5 Menstrual Cup Positioning Tips to Prevent Leaks

There are a few different reasons why your menstrual cup might be leaking or feeling uncomfortable, and the position of your cup inside your body is one of them! The beauty of the human body is that we’re all made differently, inside and out. As great as this is, it also means there are no set ‘rules’ about which size menstrual cup will work for you or which position is best to wear your cup. It all depends on your body, and often comes down to trial and error. 

However, there are some general guidelines that work for most bodies when it comes to positioning your menstrual cup correctly to prevent leaks. 

Tip #1: Ensure your cup is inserted all the way

Our most important tip: ensure your cup is inserted fully into the vagina. This means the base of the cup should not be felt outside the body or right at the entrance to the vagina. If only the stem is protruding outside your body, you should trim it to size following these directions (the JuJu cup stem is easy to trim!). If the rounded base of your cup is protruding and it feels like you can’t possibly insert your cup any further, this might be an indication that you have a low cervix or short vaginal canal, so should choose a shorter cup like JuJu Model 4. Be sure to read these instructions on how to find your cervical position


Tip #2: Try wearing your cup higher in the vagina, but still below the cervix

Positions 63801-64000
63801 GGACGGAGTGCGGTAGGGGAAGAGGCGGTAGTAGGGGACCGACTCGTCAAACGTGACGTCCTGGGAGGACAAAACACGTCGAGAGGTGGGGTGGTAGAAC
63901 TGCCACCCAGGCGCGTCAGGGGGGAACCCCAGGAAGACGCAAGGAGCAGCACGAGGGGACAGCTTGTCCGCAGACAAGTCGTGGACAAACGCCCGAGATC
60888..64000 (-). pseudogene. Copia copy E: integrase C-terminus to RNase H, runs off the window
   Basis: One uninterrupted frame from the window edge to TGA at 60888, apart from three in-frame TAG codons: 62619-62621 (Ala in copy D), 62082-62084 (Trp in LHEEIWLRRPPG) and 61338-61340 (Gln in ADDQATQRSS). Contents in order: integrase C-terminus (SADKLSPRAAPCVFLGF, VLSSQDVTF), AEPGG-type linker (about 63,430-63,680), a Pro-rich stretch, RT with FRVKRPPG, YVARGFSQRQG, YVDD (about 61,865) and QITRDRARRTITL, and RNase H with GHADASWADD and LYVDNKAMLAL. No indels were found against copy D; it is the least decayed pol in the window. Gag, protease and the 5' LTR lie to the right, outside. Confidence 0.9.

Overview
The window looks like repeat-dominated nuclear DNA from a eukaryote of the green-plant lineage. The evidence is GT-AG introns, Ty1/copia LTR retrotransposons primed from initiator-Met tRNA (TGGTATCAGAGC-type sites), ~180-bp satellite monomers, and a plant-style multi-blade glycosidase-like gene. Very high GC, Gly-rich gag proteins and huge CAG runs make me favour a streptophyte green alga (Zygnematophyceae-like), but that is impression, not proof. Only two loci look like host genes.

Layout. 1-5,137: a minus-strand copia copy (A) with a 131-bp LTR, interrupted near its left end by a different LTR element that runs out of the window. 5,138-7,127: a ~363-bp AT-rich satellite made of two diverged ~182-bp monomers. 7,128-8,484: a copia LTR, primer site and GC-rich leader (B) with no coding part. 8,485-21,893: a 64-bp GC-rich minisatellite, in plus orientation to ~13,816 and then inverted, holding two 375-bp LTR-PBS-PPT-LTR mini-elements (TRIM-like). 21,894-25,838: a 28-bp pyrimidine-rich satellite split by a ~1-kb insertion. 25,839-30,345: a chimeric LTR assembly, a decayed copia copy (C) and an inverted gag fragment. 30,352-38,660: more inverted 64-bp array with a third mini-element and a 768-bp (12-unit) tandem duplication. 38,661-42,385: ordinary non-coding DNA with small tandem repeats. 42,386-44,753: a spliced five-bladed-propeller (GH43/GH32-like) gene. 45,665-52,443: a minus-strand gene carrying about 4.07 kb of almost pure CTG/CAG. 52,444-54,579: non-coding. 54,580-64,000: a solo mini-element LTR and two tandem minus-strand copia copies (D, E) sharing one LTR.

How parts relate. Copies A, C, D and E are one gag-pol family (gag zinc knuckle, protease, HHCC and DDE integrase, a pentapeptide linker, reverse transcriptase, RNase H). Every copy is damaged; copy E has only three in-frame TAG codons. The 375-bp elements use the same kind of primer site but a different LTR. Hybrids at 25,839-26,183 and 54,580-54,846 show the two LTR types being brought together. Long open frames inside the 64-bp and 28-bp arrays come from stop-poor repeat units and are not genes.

This tip is particularly helpful for those who have a sensitive bladder, as wearing your cup a little higher will prevent pressure on the urethra. It may not be possible to wear your cup higher if you have a low cervix. If wearing your cup higher up, ensure it is still positioned below the cervix, not beside or behind it. Some people also like to wear their cup with the rim positioned around the cervix itself (also known as ‘putting your cervix inside your cup’). 

Diagram of menstrual cup inserted high


Tip #3: Try wearing your cup lower down in the vagina

Some people find that wearing their cup lower down in the vagina is the key to eliminating leaks. If you have a high cervix or strong pelvic floor muscles, you might find that your cup naturally travels higher throughout the day even if you originally positioned it lower. This is okay, but if you have trouble reaching your cup to remove it follow these tips

Diagram of menstrual cup being worn lower down

Tip #4: Don’t position your cup beside, in front of or behind the cervix

Whether you wear your cup higher or lower, this tip is essential for preventing leaks. Many of us assume that the vagina is a ‘tube’ with the cervix and uterus located at the end, however, this is not the case. There can still be space behind, in front of or beside the cervix (known as the posterior, anterior or lateral fornix) where you may accidentally place your cup, which will result in your flow bypassing your cup altogether. And that means leaks! 

To get this one right, we advise running your index finger around the rim of your cup after it is inserted, and making sure you can feel that it is placed below your cervix rather than beside or behind it. 

Diagram of menstrual cup inserted beside the cervix

Tip #5: Always ensure your cup is fully opened

While checking the rim of your cup as described in Tip #4, ensure that your cup feels completely rounded without any dents. Your cup needs to be fully opened to create a seal with the vaginal walls and to ensure that your flow is not bypassing your cup. 

Diagram of menstrual cup not fully opened and inserted behind the cervix